Different types of power of attorney suit different situations, so you’ll need to decide which one is best for your family’s needs. Your options include:

  • General power of attorney: A general power of attorney grants you broad power to act on behalf of your loved one. You can manage their finances, make medical decisions, sign official documents, handle their business operations, and more.
  • Medical power of attorney: A medical or healthcare power of attorney only allows you to make medical decisions on your loved one’s behalf when they are mentally or physically incapacitated.
  • Financial power of attorney: A financial power of attorney gives you the authority to manage your loved one’s financial affairs, but only those that are specified in the POA. For example, they may permit you to pay their bills and manage their bank accounts but not handle their real estate or investments.

You’ll also need to specify when the POA goes into effect and how long it lasts. The POA can be:

  • Durable: A durable power of attorney starts immediately after signing and stays in effect even if the individual loses mental or physical capacity. So it’s generally the default when it comes to senior care and planning for the future.
  • Springing: This type of POA doesn’t go into effect right away. Instead, it only applies when a certain specified condition is met. While this may seem useful — since you could have it go into effect when your loved one is declared incapacitated — the opposite is more often true. “Incapacitated” means different things to different people, even doctors, so it winds up becoming a lengthy medical and legal battle.
  • Non-durable: This POA grants you the authority to act in specific instances only. For example, a senior might grant a limited power of attorney to a family member to sell a home or manage a particular financial transaction. So it’s not particularly useful for long-term care needs.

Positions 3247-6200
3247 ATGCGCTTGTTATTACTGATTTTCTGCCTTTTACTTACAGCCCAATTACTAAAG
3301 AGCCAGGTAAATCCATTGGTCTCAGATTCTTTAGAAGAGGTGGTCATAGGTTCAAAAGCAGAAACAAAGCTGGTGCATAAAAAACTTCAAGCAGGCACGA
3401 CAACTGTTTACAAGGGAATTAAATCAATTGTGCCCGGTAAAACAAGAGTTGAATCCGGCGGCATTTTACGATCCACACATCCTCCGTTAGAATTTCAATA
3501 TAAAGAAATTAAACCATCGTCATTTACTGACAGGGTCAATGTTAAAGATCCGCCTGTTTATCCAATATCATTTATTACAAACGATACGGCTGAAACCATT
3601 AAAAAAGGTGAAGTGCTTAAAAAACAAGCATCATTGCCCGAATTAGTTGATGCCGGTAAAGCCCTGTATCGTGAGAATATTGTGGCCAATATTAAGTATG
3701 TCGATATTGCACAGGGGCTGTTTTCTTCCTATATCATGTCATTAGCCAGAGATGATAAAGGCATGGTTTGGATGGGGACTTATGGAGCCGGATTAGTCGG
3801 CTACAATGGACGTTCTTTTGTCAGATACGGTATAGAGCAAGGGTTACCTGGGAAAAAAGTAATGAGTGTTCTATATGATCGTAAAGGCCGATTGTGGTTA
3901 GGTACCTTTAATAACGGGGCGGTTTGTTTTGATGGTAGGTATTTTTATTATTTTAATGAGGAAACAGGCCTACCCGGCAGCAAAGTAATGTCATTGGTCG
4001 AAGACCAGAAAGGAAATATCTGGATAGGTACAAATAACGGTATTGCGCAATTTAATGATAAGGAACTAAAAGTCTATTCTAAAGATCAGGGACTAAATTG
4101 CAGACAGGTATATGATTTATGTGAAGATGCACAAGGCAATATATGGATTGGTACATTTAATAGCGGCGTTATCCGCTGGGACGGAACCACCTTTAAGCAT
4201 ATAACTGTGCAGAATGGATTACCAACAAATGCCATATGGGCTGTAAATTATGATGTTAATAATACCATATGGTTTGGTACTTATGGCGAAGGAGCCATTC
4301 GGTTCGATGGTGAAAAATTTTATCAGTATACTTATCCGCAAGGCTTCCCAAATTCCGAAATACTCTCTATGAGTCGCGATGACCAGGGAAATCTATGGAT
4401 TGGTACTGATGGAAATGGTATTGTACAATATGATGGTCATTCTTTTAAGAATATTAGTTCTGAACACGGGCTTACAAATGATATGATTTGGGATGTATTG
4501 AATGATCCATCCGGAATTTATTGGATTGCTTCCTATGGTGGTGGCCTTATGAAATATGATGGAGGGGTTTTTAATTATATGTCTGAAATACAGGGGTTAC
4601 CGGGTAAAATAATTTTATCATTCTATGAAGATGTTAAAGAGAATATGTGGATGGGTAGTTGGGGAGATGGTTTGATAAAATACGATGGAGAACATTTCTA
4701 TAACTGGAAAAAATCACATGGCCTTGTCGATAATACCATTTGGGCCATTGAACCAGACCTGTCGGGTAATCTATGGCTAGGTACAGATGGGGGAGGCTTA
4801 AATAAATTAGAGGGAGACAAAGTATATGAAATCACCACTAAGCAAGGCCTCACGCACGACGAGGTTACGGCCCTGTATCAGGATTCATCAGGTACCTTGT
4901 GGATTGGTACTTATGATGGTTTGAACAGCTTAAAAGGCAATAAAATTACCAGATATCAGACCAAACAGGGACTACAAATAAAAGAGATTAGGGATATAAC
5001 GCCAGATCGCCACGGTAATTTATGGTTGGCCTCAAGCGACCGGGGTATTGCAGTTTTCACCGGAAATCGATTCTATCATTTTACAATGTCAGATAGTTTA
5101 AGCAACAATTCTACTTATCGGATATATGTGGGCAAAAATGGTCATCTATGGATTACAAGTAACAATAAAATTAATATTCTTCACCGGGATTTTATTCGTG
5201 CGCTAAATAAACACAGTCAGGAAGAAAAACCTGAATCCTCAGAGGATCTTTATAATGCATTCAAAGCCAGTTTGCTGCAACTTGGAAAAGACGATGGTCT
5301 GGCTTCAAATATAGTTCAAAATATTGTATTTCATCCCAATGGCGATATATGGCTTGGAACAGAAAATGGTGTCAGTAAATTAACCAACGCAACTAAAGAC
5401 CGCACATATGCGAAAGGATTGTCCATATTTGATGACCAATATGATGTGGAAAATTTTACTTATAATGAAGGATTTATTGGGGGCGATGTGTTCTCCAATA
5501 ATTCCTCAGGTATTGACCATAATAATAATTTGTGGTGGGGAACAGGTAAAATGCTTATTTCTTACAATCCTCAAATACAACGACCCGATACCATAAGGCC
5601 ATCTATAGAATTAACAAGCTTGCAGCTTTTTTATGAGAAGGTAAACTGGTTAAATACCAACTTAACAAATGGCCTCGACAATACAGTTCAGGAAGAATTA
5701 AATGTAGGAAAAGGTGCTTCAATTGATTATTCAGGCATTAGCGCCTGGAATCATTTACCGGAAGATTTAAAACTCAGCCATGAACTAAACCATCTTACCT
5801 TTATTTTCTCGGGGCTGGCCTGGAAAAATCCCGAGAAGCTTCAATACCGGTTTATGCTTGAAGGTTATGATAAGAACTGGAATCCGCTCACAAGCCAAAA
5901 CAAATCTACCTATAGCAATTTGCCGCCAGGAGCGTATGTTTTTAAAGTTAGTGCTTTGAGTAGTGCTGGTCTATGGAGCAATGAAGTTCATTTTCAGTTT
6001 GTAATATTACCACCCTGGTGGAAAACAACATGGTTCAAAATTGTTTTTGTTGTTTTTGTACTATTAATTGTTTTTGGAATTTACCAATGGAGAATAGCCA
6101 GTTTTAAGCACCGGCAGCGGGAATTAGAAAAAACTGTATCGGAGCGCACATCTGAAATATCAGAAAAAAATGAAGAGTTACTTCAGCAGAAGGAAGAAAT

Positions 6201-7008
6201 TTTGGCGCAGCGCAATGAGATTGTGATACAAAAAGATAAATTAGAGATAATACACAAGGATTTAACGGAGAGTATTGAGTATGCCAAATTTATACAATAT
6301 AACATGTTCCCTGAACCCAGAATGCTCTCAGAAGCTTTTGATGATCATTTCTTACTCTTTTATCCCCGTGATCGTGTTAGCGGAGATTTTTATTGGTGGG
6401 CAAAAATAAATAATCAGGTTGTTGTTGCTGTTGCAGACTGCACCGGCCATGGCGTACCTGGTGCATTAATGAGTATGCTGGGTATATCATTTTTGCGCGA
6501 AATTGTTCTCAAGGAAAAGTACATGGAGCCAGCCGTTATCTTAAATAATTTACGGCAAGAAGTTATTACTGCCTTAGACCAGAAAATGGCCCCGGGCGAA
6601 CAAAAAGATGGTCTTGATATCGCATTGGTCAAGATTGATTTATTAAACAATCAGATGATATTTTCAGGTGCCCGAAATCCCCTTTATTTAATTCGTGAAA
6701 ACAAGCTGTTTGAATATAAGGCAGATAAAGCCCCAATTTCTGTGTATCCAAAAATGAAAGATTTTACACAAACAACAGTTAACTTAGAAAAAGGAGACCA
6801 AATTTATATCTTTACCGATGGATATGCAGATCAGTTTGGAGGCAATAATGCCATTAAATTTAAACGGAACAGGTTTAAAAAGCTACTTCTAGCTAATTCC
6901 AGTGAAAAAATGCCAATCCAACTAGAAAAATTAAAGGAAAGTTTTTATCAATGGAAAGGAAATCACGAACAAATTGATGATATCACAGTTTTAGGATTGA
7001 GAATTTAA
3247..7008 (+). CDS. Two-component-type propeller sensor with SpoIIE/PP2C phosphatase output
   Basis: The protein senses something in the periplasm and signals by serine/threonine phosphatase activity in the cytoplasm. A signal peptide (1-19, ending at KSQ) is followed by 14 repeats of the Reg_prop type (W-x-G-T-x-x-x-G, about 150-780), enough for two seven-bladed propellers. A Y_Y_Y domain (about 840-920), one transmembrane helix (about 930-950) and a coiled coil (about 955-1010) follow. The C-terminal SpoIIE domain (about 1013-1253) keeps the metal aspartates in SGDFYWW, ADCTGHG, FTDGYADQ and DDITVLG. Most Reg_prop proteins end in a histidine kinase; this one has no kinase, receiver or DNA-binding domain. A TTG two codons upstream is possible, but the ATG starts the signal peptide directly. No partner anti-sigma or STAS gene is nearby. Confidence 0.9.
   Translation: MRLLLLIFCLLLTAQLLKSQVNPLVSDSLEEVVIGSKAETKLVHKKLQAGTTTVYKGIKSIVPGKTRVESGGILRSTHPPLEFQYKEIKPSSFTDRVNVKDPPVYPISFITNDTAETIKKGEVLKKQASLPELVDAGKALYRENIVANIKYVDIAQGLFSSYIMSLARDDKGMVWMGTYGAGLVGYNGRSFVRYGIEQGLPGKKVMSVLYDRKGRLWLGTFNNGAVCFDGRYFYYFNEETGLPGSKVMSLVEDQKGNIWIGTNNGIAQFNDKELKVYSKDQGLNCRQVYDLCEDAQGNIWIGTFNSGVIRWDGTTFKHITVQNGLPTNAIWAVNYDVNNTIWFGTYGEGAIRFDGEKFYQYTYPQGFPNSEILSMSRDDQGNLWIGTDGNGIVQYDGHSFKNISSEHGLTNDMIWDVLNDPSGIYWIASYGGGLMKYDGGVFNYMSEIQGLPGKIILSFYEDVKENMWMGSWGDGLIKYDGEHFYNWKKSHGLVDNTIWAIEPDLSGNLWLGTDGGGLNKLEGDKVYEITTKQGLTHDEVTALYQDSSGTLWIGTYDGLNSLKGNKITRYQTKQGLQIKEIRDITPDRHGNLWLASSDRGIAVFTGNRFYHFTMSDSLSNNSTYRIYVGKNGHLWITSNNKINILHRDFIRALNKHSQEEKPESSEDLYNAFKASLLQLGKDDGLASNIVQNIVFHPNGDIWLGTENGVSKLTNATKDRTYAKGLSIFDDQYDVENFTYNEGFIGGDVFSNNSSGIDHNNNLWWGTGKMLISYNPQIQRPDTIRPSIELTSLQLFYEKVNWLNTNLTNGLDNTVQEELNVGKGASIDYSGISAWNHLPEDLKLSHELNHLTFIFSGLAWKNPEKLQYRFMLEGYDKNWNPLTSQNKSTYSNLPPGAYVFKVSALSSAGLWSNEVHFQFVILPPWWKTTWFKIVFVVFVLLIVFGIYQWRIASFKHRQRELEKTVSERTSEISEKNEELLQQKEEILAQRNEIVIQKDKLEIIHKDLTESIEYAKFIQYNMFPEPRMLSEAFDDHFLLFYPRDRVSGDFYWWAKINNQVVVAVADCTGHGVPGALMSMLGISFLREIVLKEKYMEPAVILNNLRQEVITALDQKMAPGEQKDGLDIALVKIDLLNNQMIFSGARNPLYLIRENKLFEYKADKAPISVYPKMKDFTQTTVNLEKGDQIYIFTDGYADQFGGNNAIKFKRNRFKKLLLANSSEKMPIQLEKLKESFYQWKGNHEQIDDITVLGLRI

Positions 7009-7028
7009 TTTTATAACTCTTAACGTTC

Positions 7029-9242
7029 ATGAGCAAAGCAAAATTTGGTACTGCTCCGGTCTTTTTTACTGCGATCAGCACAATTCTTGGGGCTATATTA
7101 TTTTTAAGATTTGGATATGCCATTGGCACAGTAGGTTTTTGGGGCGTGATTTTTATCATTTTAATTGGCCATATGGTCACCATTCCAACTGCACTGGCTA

Whichever type of POA you choose, you’ll need to consult with a lawyer to draft the document, and then you (or another chosen agent) and your senior loved one will sign it, typically in front of a notary.

Looking out for your loved one’s best interests

A power of attorney is a fundamental tool that helps seniors and their families navigate the realities of growing old. It protects your loved one’s interests and ensures that their medical and financial needs are met according to their wishes. So it’s better to approach it sooner, while your loved one is still capable of making their own decisions, rather than waiting until the situation becomes critical.

While we can’t help you with legal concerns like POA, we can help meet your loved one’s caregiving needs. Our compassionate, highly trained in-home caregivers are dedicated to helping seniors live rich, fulfilling lives, even in the face of debilitating health issues.

If your loved one needs the support of a professional caregiver, contact us today. We’ll get to know your family’s needs and develop a customized in-home care plan that works for you.

Disclaimer: We are not lawyers and don’t claim to offer legal advice. If you have questions concerning power of attorney, we recommend consulting with a lawyer specializing in POA.